On the last day of every Cannes Film Festival, word begins to leak out about which filmmakers from the competition have been called back for the closing-night awards ceremony. Many of us already knew, going into Saturday night's show, that Pawel Pawlikowski's "Cold War," Alice Rohrwacher's "Happy as Lazzaro," Spike Lee's "BlacKkKlansman," Nadine Labaki's "Capernaum" and Hirokazu Kore-eda's "Shoplifters" were certain to go home with awards, though which film would win what remained a mystery.
Festival juries are notoriously difficult to predict, but several other critics shared my hunch that the Palme d'Or, the festival's top prize, would go to either "Capernaum" or "BlacKkKlansman." Both were among the most enthusiastically touted films in the competition, and they offered the jury a chance to anoint either Labaki, a Lebanese director who had just launched herself into the big leagues, or Lee, a veteran American auteur who had famously (and angrily) lost the Palme nearly 30 years ago for "Do the Right Thing." Would they go with the striking new talent or the overdue veteran?
In the end they chose the overdue veteran, though not the one some of us were expecting. In a development as startling as it was altogether marvelous, the jury president, Cate Blanchett, announced that the Palme d'Or had gone to Kore-eda's "Shoplifters," one of the quietest, loveliest and most emotionally enduring films in the competition.
Did anyone see this coming? To judge by his genially shell-shocked reaction, Kore-eda himself certainly didn't.
If anything, this beloved, prolific Japanese auteur had pulled off an upset as stealthy and light-fingered as his movie, which follows a makeshift family of supermarket thieves dwelling in cramped but loving quarters. A tender ensemble piece whose skillful performances dovetail into a perfectly symphonic whole, "Shoplifters" is a work of such emotional delicacy and formal modesty that you're barely prepared when the full force of what it's doing suddenly knocks you sideways.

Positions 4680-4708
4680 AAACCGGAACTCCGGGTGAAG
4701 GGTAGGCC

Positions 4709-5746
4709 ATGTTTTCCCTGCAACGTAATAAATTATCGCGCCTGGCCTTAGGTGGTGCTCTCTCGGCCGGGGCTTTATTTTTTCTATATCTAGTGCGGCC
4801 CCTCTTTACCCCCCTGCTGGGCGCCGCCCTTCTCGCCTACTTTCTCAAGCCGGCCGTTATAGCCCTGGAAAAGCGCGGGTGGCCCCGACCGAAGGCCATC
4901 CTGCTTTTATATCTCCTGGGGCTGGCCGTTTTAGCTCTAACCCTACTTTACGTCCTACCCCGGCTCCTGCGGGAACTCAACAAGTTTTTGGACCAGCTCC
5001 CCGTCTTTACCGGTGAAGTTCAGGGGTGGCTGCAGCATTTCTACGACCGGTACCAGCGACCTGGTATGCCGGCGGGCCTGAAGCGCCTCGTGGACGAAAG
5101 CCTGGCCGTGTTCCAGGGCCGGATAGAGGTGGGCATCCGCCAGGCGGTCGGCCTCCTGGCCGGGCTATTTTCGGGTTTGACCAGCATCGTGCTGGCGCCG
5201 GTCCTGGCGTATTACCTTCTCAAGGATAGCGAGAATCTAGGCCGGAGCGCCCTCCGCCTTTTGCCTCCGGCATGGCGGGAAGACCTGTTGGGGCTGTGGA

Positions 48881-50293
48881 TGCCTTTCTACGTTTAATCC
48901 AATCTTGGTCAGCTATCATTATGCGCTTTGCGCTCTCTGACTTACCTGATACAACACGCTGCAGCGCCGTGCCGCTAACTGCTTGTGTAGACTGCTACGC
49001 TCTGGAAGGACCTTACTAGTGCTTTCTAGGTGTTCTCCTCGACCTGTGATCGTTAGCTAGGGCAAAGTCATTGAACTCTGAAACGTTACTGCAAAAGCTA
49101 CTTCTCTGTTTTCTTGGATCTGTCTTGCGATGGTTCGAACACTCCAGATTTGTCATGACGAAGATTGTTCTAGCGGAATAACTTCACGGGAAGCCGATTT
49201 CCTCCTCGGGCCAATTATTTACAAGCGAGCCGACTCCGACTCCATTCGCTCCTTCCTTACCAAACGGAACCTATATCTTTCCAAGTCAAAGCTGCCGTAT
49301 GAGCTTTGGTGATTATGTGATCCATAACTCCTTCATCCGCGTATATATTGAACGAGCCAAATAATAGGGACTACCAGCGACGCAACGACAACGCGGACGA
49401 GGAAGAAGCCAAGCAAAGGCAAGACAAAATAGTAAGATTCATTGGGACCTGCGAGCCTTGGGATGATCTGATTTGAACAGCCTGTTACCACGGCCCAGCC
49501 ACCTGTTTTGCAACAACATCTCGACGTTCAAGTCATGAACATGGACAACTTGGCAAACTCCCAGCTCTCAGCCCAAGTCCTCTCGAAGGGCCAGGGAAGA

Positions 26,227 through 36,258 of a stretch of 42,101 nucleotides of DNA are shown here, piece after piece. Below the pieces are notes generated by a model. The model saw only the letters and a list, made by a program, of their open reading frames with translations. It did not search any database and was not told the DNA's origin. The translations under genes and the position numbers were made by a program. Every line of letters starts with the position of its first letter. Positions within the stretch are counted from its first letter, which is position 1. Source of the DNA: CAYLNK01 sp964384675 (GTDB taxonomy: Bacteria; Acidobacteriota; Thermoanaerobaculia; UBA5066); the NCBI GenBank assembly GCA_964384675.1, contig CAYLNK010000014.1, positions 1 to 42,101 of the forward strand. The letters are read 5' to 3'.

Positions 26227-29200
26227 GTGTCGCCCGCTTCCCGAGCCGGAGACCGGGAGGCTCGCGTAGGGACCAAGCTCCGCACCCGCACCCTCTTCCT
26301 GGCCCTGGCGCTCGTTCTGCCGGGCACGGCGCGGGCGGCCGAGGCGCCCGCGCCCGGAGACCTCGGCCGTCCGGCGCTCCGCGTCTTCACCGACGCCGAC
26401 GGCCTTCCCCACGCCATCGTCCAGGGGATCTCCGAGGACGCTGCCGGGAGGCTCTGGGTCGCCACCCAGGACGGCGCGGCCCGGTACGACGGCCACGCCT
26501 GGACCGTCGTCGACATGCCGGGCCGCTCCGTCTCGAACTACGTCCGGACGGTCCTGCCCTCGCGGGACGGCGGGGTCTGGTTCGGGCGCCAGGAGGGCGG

Like so much of the director's work, "Shoplifters" was so unobtrusive in its mastery that it seemed destined to be taken for granted, much like the director's four previous Palme contenders: "Distance" (2001), "Nobody Knows" (2004), "Like Father, Like Son" (2013) and "Our Little Sister" (2015). Mais oui, another lovely humanist marvel from Kore-eda. What else is new?
There were other factors at play too. Being the first Cannes of the post-Harvey Weinstein era, the festival was dominated by discussions of gender parity and on numerous occasions became a bold platform for the #MeToo movement. Never was this more powerfully achieved than at the closing ceremony, when the actress-director Asia Argento took the stage and delivered a fearless speech excoriating Weinstein, the festival that had been "his hunting ground" and those in the theater who had yet to be called to account.
It was the kind of stunning, searing moment that makes any segue to the business of awards seem awkward at best, tacky at worst. In other words, it was emblematic of an industry trying to celebrate its best and brightest with one hand and holds its sins up to the light with the other.
Even before Argento left her indelible mark on the awards ceremony, many had theorized that Blanchett's jury — perhaps the most scrutinized and second-guessed jury in recent memory — would be particularly keen on giving the Palme to one of the three films in the competition directed by women. To do so would be a small step toward righting the representational balance of a festival that has only awarded the Palme to one female director, Jane Campion. (Her 1993 film, "The Piano," shared the prize with Chen Kaige's "Farewell, My Concubine.")
That was one reason, though hardly the only one, that many were predicting Palme glory for Labaki's "Capernaum," her third feature after "Caramel" and "Where Do We Go Now?"
A formally ragged, emotionally harrowing slab of Lebanese neorealism about a young boy who tries to sue his parents for bringing him into a world of unbearable cruelty and poverty, "Capernaum" sent a jolt of emotion through the festival when it premiered Thursday night. Already tipped as a strong contender for the foreign-language film Oscar (it will be released in the U.S. by Sony Pictures Classics), it offered the jury a popular, broadly accessible choice for the Palme.